schmevil: (daily planet)
schmevil ([personal profile] schmevil) wrote2011-11-04 11:52 am

something between meta and fic

I'd like to sign up for the ST Secret Santa, but I'm kind of an enormous failure at meeting deadlines, so no. I was also toying with signing up for Avengers Bang (Jan gets trapped in Disney's Fairyland, oh shit), but see previous. Any time I talk about signing up for something, guys, discourage me. Reject me. I am not meant for exchanges! That way lies disappointment.


Anyway, here's a bit of something. This is a snippet of a 'non-fiction' piece on my version of Lady!Cap. I could never figure out where to take it, so here's what I've got. It has a very definite point of view, which isn't quite MY point of view. Opine away!


Captain America is every American. That's the line, isn't it? I've traveled all over the US, continental and otherwise, and met people from all walks of life who attest to this. Cap is every American. There are detractors, of course, people who say she represents a particular America, one they can't be a part of.

Still, in the wake of her marriage to longtime boyfriend Tony Stark, t-shirt sales are up, and her approval rating eclipses that of two moderately popular Presidents combined.

I had one of the t-shirts when I was a kid. Not to mention the stars and stripes roller blades, and the plastic shield. That last one made it all the way to the first party I hosted in my first college apartment, when it died a sudden and ignominious death under the wheels of a taxi. The roller blades weren't official merchandise of course, but I waged a guerrilla campaign that Che Guevara would have been proud of, until my parents caved and finally picked them up at the local flea market.

As for official Cap merchandise, there's only ever been t-shirts, ball caps and shields, with all proceeds - yes all of them - going to charity. These days the shirts and hats are made from 100% organic, fair trade cotton, and the shields with a high percentage of post-consumer content.

Cap doesn't charge for speaking engagements. She does a lot of them, mostly schools, community organizations, and first responders groups. She's more in demand than Bill Clinton, Bill Gates or Oprah Winfrey.

She's a strangely beloved figure, and has been since she first lifted her shield and ran headlong towards a German murderhole. I say strange, because any number of factors should make her enduring popularity impossible.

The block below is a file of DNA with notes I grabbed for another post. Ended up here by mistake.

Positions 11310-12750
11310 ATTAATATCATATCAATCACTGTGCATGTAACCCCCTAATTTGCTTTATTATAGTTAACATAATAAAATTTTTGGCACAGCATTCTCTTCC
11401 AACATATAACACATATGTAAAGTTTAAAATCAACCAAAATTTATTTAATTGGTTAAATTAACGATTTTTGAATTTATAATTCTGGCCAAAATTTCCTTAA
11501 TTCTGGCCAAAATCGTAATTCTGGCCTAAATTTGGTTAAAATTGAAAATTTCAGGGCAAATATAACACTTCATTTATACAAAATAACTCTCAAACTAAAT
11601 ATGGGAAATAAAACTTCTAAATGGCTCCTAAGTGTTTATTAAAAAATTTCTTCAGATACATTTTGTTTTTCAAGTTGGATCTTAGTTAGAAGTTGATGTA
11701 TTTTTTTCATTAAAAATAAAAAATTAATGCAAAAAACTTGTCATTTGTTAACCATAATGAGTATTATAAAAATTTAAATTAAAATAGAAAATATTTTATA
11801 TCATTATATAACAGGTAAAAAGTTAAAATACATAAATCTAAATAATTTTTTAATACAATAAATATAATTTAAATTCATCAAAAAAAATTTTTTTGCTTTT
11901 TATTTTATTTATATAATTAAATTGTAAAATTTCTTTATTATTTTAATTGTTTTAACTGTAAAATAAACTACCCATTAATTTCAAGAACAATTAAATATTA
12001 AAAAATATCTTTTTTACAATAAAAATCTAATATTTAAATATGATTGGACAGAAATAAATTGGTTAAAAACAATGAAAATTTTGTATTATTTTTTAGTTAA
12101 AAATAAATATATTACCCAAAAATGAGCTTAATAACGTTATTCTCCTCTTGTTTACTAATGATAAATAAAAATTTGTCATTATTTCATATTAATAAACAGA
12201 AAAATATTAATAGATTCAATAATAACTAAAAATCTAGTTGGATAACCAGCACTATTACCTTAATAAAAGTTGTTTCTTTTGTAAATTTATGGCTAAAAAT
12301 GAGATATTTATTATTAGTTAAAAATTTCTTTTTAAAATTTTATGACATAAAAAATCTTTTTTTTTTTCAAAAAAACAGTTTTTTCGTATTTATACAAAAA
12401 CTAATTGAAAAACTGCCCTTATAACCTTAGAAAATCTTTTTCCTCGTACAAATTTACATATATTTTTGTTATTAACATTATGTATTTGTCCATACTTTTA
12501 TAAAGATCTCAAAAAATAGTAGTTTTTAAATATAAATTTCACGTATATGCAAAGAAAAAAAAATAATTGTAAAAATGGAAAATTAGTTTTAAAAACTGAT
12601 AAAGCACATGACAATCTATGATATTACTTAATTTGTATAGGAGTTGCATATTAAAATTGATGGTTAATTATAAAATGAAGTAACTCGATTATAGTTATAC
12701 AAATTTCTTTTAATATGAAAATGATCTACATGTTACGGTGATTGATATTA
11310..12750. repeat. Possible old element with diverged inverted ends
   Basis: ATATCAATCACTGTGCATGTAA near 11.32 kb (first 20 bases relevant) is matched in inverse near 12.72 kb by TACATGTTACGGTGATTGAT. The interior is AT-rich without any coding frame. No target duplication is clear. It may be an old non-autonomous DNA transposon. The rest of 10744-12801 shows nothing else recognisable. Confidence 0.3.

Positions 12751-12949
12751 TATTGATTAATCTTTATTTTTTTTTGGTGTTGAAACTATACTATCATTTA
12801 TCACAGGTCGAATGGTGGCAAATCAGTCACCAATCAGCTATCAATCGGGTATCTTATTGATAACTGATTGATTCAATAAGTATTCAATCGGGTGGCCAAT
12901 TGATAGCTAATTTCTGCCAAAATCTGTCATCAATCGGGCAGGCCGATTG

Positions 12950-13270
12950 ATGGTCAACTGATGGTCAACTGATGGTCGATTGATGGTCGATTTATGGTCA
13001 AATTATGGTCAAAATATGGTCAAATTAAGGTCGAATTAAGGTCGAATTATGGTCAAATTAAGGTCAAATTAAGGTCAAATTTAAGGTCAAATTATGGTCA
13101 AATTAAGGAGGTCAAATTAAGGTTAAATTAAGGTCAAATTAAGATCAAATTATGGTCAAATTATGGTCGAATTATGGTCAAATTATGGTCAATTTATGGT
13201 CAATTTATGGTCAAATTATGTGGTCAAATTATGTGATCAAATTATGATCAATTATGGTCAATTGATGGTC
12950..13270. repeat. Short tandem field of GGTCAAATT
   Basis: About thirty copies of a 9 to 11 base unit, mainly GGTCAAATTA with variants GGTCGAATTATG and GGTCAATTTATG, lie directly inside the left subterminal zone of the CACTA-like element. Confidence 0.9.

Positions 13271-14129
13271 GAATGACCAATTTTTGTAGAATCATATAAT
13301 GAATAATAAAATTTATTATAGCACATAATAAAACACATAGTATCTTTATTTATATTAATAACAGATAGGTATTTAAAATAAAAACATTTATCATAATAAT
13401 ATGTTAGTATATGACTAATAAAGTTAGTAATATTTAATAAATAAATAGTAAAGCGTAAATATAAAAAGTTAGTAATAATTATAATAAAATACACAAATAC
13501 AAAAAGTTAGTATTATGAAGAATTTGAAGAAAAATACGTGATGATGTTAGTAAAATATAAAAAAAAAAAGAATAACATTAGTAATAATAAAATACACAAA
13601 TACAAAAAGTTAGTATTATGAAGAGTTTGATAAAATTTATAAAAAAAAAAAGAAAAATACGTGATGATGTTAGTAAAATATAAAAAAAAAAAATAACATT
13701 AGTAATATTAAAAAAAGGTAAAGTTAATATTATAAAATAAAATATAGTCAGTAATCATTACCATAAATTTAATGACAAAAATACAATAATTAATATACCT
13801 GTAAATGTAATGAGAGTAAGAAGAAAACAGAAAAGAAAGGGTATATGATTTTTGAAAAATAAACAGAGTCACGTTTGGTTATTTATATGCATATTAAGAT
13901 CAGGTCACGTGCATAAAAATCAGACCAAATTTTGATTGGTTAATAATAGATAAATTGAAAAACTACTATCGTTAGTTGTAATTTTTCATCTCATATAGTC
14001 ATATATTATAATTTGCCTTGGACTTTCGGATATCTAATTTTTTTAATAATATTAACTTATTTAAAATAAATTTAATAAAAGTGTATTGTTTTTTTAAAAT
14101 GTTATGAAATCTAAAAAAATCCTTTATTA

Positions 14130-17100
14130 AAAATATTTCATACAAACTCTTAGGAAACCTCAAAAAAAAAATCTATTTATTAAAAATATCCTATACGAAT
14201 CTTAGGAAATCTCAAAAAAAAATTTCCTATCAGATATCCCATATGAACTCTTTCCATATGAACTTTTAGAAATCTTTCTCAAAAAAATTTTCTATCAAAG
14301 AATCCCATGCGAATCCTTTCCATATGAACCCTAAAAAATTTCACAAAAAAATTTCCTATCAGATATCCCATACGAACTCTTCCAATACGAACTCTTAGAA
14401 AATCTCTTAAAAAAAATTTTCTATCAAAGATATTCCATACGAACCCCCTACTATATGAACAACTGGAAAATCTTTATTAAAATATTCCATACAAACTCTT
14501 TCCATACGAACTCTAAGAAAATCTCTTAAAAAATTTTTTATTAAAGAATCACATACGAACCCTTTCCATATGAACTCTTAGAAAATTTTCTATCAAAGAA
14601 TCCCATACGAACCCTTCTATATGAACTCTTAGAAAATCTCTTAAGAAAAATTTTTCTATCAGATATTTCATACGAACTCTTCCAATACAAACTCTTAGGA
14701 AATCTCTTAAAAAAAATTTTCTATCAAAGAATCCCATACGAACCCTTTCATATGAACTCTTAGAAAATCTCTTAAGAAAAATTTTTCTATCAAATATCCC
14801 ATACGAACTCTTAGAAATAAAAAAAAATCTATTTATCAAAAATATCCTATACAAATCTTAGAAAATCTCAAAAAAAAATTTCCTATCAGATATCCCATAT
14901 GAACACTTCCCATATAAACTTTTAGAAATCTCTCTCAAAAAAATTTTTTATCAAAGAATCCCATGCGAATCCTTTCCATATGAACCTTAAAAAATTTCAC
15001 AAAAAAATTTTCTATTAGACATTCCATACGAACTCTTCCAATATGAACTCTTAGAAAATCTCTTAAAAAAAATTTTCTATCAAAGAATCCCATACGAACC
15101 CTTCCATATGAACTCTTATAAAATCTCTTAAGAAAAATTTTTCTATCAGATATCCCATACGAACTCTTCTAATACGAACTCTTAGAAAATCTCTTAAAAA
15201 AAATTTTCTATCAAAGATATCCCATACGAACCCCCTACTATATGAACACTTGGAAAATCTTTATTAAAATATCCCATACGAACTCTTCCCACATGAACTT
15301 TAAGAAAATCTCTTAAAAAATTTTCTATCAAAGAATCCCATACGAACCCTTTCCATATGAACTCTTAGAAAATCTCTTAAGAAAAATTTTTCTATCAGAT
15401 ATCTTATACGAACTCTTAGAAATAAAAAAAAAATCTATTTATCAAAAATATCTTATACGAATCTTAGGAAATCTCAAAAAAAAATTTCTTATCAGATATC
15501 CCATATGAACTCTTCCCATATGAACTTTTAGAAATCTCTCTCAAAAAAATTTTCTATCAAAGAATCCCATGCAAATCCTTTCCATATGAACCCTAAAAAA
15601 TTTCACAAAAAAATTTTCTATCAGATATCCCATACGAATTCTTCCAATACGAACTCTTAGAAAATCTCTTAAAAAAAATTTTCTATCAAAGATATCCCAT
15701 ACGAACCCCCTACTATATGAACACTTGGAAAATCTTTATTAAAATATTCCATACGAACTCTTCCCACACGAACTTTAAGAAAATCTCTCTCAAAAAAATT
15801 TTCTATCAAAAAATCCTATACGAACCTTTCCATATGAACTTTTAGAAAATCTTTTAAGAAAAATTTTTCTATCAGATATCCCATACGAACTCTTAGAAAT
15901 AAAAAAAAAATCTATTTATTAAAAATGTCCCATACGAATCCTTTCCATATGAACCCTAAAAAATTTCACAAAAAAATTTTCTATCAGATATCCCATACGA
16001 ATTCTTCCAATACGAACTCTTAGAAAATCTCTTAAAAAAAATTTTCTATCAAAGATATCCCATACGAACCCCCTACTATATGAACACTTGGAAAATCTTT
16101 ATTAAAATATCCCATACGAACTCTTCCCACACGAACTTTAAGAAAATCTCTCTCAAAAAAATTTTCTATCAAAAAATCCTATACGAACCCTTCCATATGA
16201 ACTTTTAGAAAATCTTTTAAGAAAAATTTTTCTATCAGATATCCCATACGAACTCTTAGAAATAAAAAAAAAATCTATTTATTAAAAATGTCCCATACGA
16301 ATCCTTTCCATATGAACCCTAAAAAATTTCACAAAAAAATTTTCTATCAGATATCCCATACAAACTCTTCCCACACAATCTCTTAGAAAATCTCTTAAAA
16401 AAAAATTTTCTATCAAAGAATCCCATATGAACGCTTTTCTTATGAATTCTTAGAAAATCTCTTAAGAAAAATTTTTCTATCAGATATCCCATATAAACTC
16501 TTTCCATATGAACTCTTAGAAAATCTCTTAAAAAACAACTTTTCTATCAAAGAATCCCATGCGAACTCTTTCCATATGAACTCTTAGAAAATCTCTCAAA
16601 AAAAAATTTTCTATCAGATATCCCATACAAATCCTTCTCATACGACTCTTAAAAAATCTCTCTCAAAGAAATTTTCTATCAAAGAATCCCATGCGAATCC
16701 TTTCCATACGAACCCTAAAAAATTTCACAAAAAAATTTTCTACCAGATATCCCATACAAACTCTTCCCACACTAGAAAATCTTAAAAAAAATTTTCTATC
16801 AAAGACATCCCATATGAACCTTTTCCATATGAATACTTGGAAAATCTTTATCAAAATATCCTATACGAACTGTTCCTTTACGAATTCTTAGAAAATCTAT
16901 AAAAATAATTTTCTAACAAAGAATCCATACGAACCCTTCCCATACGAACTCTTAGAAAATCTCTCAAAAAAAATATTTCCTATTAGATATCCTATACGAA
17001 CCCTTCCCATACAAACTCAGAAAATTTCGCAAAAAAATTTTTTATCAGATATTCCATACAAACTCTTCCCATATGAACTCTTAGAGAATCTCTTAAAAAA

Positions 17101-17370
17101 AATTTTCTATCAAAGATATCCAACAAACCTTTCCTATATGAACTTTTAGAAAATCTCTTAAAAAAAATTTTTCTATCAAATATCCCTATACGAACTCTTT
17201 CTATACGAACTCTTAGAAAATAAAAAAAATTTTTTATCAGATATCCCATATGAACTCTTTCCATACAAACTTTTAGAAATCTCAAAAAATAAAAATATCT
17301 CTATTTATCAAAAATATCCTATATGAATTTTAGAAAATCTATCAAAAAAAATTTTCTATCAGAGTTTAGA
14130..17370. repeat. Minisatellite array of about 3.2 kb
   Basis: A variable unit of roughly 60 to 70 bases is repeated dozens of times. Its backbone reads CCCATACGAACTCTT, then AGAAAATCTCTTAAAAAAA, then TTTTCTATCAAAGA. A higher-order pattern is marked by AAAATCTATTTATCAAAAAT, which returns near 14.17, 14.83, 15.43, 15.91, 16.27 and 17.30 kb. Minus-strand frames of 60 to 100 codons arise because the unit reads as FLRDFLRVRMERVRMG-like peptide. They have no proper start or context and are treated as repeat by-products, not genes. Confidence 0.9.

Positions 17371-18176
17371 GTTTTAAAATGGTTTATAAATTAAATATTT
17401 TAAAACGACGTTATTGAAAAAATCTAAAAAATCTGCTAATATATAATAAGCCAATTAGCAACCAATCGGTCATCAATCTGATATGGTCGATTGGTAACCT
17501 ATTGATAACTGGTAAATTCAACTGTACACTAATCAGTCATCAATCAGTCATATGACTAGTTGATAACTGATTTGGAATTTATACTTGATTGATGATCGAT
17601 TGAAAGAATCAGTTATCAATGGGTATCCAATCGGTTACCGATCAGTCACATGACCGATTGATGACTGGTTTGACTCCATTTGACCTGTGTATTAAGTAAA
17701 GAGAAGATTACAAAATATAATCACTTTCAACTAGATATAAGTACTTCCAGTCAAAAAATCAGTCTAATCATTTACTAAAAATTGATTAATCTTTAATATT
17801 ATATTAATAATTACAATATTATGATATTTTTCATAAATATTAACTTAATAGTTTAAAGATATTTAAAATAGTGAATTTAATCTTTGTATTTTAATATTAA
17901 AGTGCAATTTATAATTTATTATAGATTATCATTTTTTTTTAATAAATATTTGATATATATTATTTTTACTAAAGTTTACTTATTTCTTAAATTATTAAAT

She's a she: Lady Liberty may be an American icon, but she isn't a real lady. Even before she took off the cowl and gave us a face and a name - Stephanie Rogers, native to New York - Captain America was real. Sometimes all too real. Where were you when Cap came back? Bet you didn't have to think about the answer. Every time she landed herself in the hospital, we were glued to our tvs and radios, waiting for news. It's funny, young guys will joke about how hot the scale mail is, and some older guys feel a kind of proprietary protectiveness towards her, but she's never been America's sweetheart. She's our mother, daughter, sister, our first lady - but none of that has ever stopped us from sending her into action.

She's a soldier: Captain America last saw wartime service during World War Two. She hasn't been deployed since, but those iconic images - facing down German tanks; leading GIs onto the beach on D Day; posing with rest of the Invaders - are impossible to forget. And yet, she's a solider in a country that doesn't allow women to serve in elite combat units, except her; a country that carries its victories as heavily as its failures. She's the perfect warrior, and she has declined to serve ever again. Yet every barracks I've seen, no matter what branch of the service, has been plastered with pictures of her deployed with the army, or with the Avengers. Same goes for every liberal arts department I've visited.

Her boyfriend's Tony Stark: He's her husband now, and he's been out of the arms game since before they started dating, but the stain lingers. He runs a Fortune 500 company that he built from a few great ideas and the backing of a few steadfast friends. He's a recovering alcoholic, a former Secretary of Defense - the youngest ever - and a superhero. He's a controversial figure, but his marriage to Stephanie Rogers was the hottest gossip of the year. And none of this has made his girlfriend any less popular.

Growing up, Cap wasn't my hero, t-shirt, roller blades and shield aside. For a long time, it was a series of girl pop singers and Christian Amanpour. But Cap's always been there too. I suspect that's how it is for all of us. Captain America is every American. The thing is - my still favourite Women's Studies professor once told me this - is that you've got to find out who your Cap is. If you can do that, then you know what your America is, and you know a little better, how you fit into it. It took me a while, but this year I found my Cap. It probably helps that she saved my life. There's something about having your life threatened that crystallizes things.

...and then there was supposed to be an action story, but I can't seem to gather the energy to write it.

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